We experience Dae-su's breathless excitement at being released, his harrowing sadness at discovering the fate of his family, and his mad rage when faced with his enemy because of not only the power of Choi's performance but the keen eye of Park and his cinematographer, Jeong-hun Jeong. I really can't say enough about the exemplary work that was done on crafting the look and tone of Oldboy. And not just because it keeps me from having to reveal any more about the story. But because this is a film in which all the little pieces, all the technical details, come together to create something much larger and much more impressive.

One final note on Oldboy. It's not so much a perfectly-told revenge story, but a re-creation of the genre. Park screws everything around. He gives us a revenge story that's more about the why than the who. Murder is the last thing on Dae-su's mind as he relentlessly pursues the truth about his abduction. He doesn't want to kill his captors, he wants to interrogate them. He wants to know why he's been taken away from everything he cares about, as if any answer could possibly satisfy him or fill his sense of loss. And when we finally get through the film, we realize that each character has been motivated by that which harms others, rather than benefits themselves. Revenge here works as an endless cycle, a loop of violence and despair borne of the emptiness inside of us, rather than the despicable acts of others.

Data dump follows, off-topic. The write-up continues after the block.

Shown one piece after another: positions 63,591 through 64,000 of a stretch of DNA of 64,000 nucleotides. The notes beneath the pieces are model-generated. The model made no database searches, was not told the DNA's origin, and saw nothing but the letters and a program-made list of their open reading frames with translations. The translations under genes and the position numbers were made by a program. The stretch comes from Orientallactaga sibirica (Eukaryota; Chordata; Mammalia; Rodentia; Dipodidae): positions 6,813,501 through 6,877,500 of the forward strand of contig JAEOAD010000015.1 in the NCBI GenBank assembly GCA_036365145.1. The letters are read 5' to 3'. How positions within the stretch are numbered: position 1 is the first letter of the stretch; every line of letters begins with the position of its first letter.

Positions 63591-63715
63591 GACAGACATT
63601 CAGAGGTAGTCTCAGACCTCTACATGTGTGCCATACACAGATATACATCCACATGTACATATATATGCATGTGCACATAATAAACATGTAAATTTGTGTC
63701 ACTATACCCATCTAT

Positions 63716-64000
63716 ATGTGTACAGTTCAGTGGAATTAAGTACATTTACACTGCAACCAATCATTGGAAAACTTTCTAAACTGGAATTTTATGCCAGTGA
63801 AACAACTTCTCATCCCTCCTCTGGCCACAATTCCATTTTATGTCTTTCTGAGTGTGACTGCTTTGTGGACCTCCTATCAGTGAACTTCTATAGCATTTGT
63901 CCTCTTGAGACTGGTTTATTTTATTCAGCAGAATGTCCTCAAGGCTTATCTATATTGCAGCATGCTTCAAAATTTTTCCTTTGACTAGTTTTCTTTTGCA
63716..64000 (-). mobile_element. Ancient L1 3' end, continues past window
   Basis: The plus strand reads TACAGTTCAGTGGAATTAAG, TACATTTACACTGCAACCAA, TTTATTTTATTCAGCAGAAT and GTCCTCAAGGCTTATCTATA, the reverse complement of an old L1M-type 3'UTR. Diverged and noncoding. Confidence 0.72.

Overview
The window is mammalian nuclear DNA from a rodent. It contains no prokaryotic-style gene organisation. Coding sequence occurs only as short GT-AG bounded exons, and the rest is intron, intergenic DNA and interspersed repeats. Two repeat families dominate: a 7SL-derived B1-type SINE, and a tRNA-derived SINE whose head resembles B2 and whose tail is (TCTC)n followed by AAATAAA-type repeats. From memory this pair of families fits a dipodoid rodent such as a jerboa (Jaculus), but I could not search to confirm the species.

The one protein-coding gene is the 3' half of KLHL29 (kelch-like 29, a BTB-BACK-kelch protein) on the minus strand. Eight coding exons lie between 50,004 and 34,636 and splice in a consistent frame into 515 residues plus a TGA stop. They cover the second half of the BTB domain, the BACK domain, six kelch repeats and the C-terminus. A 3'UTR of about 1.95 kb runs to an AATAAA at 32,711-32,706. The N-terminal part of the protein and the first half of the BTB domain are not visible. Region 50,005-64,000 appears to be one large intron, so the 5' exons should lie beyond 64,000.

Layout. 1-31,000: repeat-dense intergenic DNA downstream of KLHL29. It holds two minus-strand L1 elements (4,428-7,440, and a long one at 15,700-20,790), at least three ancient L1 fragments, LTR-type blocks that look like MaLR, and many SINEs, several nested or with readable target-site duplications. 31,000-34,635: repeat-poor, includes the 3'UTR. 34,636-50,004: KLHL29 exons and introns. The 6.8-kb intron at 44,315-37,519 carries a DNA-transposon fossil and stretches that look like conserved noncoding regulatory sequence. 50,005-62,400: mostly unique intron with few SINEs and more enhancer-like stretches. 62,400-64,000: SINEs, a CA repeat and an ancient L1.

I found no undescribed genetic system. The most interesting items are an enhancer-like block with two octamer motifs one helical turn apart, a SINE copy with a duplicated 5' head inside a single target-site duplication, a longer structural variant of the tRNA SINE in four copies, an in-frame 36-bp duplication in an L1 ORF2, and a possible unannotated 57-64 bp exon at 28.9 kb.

There was a segment in the first Kill Bill movie in which The Bride (Uma Thurman) kills Vivica A. Fox in front of her child. The Bride tells the child to look her up one day if she desires revenge for the death of her mother. Oldboy tells both of their stories, as well as Bill's story, a mystery and two tragic family dramas. It's a triumph.

Monday, March 14, 2005

Sick, Sad World

This is the second post in two days about weird spam e-mails I've received but...what can I say, this is the second day in a row I've received a wieird spam e-mail.